“Having signed the Geneva convention, the UN convention on children’s rights and other international conventions, Germany and France grant special rights to migrant children. That’s why we call the political leaders of our countries to provide legal and administrative terms that can let migrant children have a decent life here”. This is the call made by the French and German Bishops to their own governments to support children who migrate to Europe, often unaccompanied, often on their own, looking for a better future. In the run-up to the World Refugee Day that is celebrated on January 15th, monsignor Georges Colomb (La Rochelle) and monsignor Stefan Heße (Hamburg), the bishops in charge of the refugee services of their own Bishops Conferences, write a joint release in which they uphold the Pope’s appeal, which this year is about the conditions in which migrant children live. The French and German Bishops point to the particularly high number of unaccompanied refugee children in Europe and speak of a “huge challenge”. While in 2014 they were 23 thousand in the European Union, this figure rose to 100 thousand in 2015, and, since many of them do not apply for asylum, their number must certainly be higher than the official one. “A huge pain hides behind such challenges – the Bishops write –: broken families, abused and exploited children and young people, who have ben deeply wounded in their bodies and in their souls”. “As Christians – the Bishops go on –, we cannot turn a blind eye to these facts. On the contrary, we are called to take care of the disenfranchised, lend them our voice and defend their dignity through proactive charity. Everyone must ask oneself how to help heal the wounds of these children and make them find a new home in our countries”.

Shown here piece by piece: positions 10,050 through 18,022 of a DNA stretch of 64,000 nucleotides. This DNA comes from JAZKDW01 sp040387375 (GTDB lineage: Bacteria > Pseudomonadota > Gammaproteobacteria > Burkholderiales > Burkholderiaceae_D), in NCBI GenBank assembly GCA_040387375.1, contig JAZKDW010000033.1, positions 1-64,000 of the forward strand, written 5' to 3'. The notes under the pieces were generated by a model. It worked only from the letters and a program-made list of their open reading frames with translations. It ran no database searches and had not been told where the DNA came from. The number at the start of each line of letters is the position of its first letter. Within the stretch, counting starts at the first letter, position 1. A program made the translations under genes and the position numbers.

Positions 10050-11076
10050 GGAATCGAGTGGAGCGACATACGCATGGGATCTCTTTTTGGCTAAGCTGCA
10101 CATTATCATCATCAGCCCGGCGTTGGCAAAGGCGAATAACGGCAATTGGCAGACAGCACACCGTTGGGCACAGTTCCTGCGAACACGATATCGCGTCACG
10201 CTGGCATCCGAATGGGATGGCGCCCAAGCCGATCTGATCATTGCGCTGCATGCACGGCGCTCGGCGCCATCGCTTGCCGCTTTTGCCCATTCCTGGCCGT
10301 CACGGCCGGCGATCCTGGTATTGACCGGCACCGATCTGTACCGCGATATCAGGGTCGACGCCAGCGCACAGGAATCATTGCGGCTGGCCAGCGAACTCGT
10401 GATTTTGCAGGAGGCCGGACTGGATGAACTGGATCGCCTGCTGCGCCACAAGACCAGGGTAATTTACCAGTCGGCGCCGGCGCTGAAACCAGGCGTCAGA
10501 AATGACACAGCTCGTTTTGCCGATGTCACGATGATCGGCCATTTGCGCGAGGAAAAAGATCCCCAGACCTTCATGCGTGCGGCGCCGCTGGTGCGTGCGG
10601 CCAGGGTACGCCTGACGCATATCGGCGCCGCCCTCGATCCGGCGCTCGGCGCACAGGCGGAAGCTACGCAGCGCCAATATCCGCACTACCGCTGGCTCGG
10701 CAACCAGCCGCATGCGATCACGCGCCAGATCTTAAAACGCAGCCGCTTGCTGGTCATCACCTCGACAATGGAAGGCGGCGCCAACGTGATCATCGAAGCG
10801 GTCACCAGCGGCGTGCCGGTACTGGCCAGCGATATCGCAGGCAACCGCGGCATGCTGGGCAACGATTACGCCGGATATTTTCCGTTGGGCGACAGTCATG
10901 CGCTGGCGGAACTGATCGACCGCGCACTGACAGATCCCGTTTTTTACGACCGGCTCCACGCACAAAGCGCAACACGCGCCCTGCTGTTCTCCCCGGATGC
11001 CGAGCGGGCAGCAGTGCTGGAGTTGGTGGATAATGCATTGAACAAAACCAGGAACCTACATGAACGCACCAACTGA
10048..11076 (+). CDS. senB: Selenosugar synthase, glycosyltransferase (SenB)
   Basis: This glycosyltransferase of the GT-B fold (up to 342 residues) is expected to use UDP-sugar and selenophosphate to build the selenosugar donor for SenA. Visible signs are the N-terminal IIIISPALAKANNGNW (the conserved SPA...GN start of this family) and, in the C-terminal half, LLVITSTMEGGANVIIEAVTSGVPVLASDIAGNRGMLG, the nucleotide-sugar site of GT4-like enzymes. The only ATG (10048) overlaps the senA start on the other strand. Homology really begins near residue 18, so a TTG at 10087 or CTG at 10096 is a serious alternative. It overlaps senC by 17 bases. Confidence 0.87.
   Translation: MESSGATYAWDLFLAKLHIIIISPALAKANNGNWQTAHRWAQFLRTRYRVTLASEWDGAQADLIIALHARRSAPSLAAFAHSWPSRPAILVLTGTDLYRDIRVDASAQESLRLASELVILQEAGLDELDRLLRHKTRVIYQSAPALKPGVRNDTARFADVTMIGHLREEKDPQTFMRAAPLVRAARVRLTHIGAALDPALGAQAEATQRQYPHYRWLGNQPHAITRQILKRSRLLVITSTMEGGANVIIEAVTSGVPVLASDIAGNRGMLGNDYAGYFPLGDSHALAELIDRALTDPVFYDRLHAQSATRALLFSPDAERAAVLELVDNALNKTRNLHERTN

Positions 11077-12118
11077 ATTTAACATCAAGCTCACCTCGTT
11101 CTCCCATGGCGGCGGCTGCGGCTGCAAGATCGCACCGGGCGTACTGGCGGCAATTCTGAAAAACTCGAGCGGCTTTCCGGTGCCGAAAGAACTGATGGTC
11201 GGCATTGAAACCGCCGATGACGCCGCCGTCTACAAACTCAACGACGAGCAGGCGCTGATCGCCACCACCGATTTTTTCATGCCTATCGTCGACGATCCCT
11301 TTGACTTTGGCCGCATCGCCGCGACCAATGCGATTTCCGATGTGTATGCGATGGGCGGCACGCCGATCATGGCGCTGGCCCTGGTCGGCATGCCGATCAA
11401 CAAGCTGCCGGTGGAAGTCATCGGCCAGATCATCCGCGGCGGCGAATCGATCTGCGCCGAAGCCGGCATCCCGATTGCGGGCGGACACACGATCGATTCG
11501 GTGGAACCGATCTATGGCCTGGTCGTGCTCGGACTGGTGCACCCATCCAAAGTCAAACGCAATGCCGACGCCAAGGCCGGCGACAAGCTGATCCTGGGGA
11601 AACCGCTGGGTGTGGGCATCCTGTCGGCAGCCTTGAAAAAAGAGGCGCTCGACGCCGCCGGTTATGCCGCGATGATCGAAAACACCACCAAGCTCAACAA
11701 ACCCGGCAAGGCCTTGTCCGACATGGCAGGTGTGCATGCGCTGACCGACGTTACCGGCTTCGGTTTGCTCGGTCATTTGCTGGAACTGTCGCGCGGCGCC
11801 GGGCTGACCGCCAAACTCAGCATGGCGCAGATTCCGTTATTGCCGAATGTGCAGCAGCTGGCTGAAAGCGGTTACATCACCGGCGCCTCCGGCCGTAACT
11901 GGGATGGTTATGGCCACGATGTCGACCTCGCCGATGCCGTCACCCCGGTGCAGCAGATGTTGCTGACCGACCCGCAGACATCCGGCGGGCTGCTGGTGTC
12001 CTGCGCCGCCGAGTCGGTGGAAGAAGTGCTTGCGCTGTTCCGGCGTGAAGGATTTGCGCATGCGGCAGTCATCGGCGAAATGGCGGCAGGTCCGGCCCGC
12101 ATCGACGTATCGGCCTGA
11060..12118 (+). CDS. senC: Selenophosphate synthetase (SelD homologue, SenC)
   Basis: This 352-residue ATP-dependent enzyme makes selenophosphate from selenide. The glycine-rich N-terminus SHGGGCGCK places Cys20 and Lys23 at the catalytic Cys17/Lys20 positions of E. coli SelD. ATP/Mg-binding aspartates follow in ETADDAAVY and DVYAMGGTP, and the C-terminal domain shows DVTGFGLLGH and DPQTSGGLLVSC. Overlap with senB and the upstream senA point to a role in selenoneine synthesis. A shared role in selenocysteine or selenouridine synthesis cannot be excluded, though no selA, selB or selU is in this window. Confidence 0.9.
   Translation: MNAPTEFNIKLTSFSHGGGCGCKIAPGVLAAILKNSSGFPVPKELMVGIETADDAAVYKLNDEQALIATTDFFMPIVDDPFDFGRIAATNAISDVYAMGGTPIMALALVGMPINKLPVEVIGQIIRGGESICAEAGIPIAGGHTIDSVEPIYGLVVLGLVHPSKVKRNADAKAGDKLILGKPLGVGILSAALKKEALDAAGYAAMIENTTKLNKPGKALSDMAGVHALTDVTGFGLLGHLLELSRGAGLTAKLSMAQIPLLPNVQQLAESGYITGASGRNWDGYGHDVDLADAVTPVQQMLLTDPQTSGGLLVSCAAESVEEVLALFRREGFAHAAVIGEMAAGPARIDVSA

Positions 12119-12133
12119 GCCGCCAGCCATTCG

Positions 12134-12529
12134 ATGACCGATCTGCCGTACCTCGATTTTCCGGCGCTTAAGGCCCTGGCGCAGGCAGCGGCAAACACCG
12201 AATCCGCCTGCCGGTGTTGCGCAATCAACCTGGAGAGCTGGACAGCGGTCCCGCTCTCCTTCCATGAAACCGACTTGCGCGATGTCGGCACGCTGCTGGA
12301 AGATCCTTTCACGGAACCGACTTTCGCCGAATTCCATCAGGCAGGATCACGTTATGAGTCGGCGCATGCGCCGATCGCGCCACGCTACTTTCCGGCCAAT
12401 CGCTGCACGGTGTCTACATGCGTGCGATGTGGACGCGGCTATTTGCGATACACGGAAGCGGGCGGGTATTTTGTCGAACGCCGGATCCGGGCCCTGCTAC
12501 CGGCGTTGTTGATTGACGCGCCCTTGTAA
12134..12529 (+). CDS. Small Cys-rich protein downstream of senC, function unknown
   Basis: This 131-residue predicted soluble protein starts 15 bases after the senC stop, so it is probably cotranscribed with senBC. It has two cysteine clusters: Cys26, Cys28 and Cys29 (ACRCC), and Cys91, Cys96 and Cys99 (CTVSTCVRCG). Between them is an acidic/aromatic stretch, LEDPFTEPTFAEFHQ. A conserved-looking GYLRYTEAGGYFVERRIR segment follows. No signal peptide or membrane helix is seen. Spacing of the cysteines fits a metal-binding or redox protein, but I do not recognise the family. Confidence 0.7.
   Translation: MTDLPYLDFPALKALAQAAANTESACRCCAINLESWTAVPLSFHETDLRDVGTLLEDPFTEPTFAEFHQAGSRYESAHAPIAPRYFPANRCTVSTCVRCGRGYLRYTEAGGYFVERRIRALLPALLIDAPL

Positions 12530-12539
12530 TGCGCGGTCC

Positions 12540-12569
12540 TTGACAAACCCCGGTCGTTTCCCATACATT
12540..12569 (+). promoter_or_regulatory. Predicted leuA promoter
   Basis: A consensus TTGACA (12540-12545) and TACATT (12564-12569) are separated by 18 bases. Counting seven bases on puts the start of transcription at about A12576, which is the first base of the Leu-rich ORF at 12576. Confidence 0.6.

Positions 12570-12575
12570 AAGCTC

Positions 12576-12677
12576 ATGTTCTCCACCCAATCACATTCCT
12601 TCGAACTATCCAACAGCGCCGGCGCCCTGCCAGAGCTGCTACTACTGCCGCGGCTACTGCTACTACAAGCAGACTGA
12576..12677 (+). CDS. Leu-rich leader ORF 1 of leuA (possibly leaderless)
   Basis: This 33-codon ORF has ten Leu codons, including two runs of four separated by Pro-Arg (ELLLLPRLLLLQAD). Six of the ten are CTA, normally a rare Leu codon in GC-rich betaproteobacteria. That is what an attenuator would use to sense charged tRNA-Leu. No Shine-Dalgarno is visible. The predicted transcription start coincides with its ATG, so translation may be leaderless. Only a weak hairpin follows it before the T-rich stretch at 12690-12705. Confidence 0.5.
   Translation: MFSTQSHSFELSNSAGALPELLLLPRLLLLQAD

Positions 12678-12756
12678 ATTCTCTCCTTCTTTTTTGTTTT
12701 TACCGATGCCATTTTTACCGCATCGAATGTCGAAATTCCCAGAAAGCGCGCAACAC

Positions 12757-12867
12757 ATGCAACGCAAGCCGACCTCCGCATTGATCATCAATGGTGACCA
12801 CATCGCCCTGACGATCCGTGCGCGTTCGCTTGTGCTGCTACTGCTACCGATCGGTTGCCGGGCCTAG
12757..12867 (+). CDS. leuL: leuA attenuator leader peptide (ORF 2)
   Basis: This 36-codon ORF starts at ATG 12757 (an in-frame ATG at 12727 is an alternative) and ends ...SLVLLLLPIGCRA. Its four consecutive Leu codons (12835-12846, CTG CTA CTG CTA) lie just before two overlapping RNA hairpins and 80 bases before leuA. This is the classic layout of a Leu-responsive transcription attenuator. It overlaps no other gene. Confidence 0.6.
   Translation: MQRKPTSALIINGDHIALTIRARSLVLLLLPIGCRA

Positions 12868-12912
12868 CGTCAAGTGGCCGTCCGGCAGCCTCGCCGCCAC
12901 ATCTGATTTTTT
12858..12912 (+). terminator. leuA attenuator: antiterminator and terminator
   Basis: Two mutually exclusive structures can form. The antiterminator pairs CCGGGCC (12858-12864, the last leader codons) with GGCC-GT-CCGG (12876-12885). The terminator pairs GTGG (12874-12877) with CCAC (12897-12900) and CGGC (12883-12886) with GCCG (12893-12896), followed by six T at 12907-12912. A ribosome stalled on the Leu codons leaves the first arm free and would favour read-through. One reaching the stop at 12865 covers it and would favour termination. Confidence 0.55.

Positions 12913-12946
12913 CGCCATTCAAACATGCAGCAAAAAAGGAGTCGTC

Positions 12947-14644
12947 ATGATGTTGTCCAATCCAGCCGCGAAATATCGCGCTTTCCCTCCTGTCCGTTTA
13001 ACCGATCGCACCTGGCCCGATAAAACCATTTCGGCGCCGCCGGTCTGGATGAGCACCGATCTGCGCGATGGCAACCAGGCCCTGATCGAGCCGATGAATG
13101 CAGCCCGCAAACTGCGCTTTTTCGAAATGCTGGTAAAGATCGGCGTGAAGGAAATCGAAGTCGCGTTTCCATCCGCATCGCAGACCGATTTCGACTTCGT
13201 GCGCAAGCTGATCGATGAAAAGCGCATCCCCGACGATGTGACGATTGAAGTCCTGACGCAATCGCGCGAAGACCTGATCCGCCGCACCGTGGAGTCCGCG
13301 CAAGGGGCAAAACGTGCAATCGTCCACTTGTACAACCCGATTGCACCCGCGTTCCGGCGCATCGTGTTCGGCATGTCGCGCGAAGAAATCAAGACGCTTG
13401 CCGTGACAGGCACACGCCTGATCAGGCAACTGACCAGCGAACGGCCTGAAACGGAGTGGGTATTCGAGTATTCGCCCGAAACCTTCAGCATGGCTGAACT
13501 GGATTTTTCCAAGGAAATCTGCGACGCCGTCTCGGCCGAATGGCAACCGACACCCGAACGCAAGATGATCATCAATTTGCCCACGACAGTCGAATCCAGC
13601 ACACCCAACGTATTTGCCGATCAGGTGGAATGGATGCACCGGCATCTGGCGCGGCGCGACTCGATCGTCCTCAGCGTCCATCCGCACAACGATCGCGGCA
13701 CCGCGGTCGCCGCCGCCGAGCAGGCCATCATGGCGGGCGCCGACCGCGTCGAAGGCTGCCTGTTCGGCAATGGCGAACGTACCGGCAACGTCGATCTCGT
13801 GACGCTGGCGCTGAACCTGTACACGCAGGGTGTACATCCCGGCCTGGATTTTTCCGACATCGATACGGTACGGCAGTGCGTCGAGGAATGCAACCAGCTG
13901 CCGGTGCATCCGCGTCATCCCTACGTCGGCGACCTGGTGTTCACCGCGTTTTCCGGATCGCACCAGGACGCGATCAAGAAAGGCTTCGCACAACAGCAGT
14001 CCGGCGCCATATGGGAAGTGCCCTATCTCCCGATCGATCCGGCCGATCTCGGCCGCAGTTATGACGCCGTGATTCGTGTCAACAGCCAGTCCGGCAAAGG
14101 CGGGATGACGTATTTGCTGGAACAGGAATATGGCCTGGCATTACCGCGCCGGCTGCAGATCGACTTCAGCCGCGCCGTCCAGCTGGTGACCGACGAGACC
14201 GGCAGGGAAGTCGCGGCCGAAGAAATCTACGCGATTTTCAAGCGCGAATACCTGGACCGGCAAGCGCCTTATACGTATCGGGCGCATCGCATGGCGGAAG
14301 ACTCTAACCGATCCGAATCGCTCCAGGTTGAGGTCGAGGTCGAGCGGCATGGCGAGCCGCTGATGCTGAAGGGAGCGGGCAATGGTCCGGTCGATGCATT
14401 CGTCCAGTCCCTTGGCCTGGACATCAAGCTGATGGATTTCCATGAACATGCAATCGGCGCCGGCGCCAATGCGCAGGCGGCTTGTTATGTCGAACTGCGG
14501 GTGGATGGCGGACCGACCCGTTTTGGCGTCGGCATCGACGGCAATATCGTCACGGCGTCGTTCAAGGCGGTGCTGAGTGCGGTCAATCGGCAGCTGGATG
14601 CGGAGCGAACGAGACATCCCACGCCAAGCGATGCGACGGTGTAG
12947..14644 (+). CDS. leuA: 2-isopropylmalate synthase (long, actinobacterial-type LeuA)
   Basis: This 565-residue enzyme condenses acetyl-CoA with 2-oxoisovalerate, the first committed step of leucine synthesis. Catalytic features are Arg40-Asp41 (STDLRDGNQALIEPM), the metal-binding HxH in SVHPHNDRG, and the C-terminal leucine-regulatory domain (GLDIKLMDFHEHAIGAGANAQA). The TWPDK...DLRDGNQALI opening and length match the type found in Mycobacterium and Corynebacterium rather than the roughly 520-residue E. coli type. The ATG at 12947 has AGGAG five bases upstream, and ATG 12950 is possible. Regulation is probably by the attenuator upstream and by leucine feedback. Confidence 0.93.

The German and French Churches have lots of ways to assist these young migrants in their journey to an independent life: schooling, social services, youth movements, ecclesial associations and religious communities. But “the extent of the challenge – mgr. Colomb and mgr. Heße push on – is so big that the existing schemes must be upgraded and further expanded”. In their release, the French and German Bishops express their gratitude to all those people who assist migrants, in their own ways. “It is because of all these people that many migrant children feel acknowledged as people in our societies and get a glimpse of some future prospects”.